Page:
Review: The end is nigh (but you'll laugh till you cry) in 'The World's End'

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If the sci-fi comedy "The World's End" is any indication of what the apocalypse is going to be like, then it's clear that the hilarious acting duo of Simon Pegg and Nick Frost, along director Edgar Wright, are going to go out with a bang -- and a serious bender -- when the end is nigh.

The third film in a thematic trilogy about friendship and camaraderie after "Shaun of the Dead" and "Hot Fuzz," "The World's End" follows five friends' second attempt at an epic pub crawl through 12 English brew houses in their hometown, which they initially failed to conquer 20 years earlier. Leading them is the over-grown party animal Gary (Pegg) and the bookish Andy (Frost) -- in a complete reversal of roles the duo played in "Shaun" -- and the combustible coupling proves to be a recipe for disaster.

See the trailer for "The World's End" below.

Instead of the zombie-filled "Shaun" and cultists of "Hot Fuzz," Pegg's and Frost's characters face a new, formidable force who take over their town in "The World's End." Without giving too much of the film's wonderfully original plot away, let's just say their old surroundings suddenly feel alien to the group of buddies, and The World's End -- the name of the last pub in the crawl -- may also truly be the end of the line.

Interview: "The World's End" stars Simon Pegg and Nick Frost

Like "Shaun" and "Hot Fuzz," "The World's End" is co-written by Pegg and Wright, and like its predecessors, it's whip-smart comedy from beginning to end. Swiftly directed by Wright, the film is loaded with too many laughs to count, and better yet, it has some wickedly original plot turns -- and a nice bit of poignancy -- that you won't see coming. It's a real hoot.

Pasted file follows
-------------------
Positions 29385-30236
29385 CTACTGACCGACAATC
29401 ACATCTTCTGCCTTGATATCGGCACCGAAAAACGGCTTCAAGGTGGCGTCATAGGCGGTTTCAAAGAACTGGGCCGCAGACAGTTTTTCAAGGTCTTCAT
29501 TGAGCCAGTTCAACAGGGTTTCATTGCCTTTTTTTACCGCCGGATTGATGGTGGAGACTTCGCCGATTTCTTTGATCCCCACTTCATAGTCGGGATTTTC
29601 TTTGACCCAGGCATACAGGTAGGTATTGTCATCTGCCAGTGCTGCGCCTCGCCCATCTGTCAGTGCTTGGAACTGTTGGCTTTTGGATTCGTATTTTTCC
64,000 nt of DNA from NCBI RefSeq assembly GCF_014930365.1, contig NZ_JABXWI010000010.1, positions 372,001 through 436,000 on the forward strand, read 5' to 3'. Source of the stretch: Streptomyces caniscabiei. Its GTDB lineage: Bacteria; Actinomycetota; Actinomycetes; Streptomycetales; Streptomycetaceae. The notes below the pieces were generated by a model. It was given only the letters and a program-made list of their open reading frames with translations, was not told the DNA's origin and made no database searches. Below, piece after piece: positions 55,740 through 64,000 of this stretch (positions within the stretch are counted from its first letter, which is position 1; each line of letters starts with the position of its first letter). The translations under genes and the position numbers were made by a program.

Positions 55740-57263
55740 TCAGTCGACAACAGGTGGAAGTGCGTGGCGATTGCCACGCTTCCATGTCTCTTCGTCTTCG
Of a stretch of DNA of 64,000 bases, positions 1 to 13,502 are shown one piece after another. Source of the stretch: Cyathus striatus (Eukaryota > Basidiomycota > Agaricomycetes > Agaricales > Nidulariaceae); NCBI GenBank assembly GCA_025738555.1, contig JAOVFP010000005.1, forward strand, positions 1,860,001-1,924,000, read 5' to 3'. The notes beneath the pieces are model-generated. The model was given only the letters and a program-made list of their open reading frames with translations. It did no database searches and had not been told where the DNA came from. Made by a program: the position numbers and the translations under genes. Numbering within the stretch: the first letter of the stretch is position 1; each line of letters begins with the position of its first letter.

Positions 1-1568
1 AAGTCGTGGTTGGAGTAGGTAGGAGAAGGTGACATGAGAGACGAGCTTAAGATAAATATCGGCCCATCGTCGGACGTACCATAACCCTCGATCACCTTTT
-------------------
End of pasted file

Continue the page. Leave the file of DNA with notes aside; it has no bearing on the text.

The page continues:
"The World's End," rated R, 3 1/2 stars out of four.

What other local critics are saying ...

Chris Hewitt of the Pioneer Press calls "The World's End" the "funniest comedy of the summer" in his 3 1/2 star review.

Colin Covert gives the film 4 stars in his Star Tribune review, calling it a "collaboration is a wild mix of dark hilarity and daredevil thrills, and a bull’s-eye on every level."

Bring Me The News film critic Tim Lammers is a member of the Broadcast Film Critics Association and annually votes on the Critics Choice Movie Awards. Locally, he also reviews films on “KARE 11 News at 11.” As a feature writer, Tim has interviewed well over 1,000 major actors and filmmakers throughout his career and his work is syndicated nationwide.

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